A Story From History – What Goes Around Comes Around

October 30, 2019

Despite the signs, there are those who still believe certain events in life are merely a coincidence. That the people we meet are by chance, not by fate. And that we control every aspect of who we meet and where we end up.

Well, to those who still doubt the power of the universe and how it guides us through life, I invite you to read the following short story.  It starts with a man named Fleming, who was a poor Scottish farmer…

One day, while trying to make a living for his family, Fleming heard a cry for help coming from a nearby bog. So he dropped his tools and ran to the source of the cries.  Once there, he stumbled upon a terrified young boy, who was mired to his waist in black muck…screaming and struggling to free himself.

Farmer Fleming subsequently saved the lad from what could have been a slow and terrifying death.

The next day, a fancy carriage pulled up to Scotsman Fleming’s sparse surroundings. An elegantly dressed nobleman stepped out and introduced himself as the father of the boy he had saved.

“I want to repay you,” said the nobleman. “You saved my son’s life.”

“No, I can’t accept payment for what I did,” the Scottish farmer replied, waving off the offer.

It was at that moment the farmer’s own son came to the door of the family hovel.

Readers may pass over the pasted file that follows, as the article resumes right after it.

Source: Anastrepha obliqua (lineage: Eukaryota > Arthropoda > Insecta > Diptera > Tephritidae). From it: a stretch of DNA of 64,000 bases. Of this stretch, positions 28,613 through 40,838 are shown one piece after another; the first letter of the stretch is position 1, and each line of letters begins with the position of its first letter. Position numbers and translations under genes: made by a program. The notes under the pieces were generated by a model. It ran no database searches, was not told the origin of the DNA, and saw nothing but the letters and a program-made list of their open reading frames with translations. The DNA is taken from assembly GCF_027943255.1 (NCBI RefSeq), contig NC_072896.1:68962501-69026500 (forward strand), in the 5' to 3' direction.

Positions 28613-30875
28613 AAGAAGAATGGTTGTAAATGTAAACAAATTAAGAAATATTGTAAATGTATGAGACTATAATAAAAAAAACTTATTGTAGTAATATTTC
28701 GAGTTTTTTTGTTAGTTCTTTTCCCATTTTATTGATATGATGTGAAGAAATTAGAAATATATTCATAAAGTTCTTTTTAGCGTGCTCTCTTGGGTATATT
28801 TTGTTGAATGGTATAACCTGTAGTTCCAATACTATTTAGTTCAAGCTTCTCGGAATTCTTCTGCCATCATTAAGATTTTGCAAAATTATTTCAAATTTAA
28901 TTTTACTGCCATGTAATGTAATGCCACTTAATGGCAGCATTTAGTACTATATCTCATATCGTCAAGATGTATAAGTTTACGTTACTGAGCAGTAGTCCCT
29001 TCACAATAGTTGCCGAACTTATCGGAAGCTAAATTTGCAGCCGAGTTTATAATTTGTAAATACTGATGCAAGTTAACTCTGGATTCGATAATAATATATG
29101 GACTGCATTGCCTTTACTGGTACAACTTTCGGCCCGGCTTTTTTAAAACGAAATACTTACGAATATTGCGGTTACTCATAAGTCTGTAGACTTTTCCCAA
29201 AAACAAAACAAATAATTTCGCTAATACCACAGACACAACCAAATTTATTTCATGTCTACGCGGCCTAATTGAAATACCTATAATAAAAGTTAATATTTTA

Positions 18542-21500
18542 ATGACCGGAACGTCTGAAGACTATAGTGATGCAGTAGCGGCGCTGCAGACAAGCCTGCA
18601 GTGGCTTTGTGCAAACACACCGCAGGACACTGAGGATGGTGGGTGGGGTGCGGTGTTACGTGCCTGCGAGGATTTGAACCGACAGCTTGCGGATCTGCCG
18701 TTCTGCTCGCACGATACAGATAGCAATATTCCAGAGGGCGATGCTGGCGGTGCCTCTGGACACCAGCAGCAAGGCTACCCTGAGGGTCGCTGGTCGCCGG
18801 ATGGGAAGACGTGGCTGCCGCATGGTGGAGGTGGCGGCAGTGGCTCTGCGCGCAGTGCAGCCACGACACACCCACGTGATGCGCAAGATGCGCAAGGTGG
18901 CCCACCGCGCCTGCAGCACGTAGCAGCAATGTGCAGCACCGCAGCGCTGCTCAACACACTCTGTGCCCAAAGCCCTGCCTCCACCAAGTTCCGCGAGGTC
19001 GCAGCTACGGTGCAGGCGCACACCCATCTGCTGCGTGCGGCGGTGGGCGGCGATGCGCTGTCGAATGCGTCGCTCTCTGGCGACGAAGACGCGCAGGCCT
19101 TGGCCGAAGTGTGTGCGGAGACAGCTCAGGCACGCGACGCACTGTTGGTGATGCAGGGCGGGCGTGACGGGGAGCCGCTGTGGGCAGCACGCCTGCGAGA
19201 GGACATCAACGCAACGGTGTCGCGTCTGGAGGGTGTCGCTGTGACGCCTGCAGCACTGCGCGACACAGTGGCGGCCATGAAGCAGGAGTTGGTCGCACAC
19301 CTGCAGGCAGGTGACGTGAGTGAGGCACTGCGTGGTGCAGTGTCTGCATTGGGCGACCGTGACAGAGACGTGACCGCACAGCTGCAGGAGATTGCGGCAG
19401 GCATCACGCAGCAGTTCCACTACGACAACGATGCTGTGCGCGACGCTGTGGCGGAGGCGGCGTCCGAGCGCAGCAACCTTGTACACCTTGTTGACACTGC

“Is that your son?” the nobleman asked.

“Yes,” the farmer replied proudly.

“I’ll make you a deal. Let me take him and give him a good education. If the lad is anything like his father, he’ll grow to a man you can be proud of.”  And Farmer Fleming agreed.

As it turns out, in time, Fleming’s son graduated from St.Mary’s Hospital Medical School in London, and went on to become known throughout the world as Sir Alexander Fleming, the discoverer of Penicillin.

Years after his discovery, the nobleman’s son was stricken with pneumonia. What saved him? Penicillin.

And the name of the nobleman? Lord Randolph Churchill. His son’s name? Sir Winston Churchill.

Churchill and Fleming

As it is often said – “what goes around, comes around“.  And the case of Churchill and Fleming serves as the perfect reminder. If only it were true. There seems to be abundant evidence against what happened here. So for the time being, until we can collect more evidence to corroborate this story, it is purely ficticious.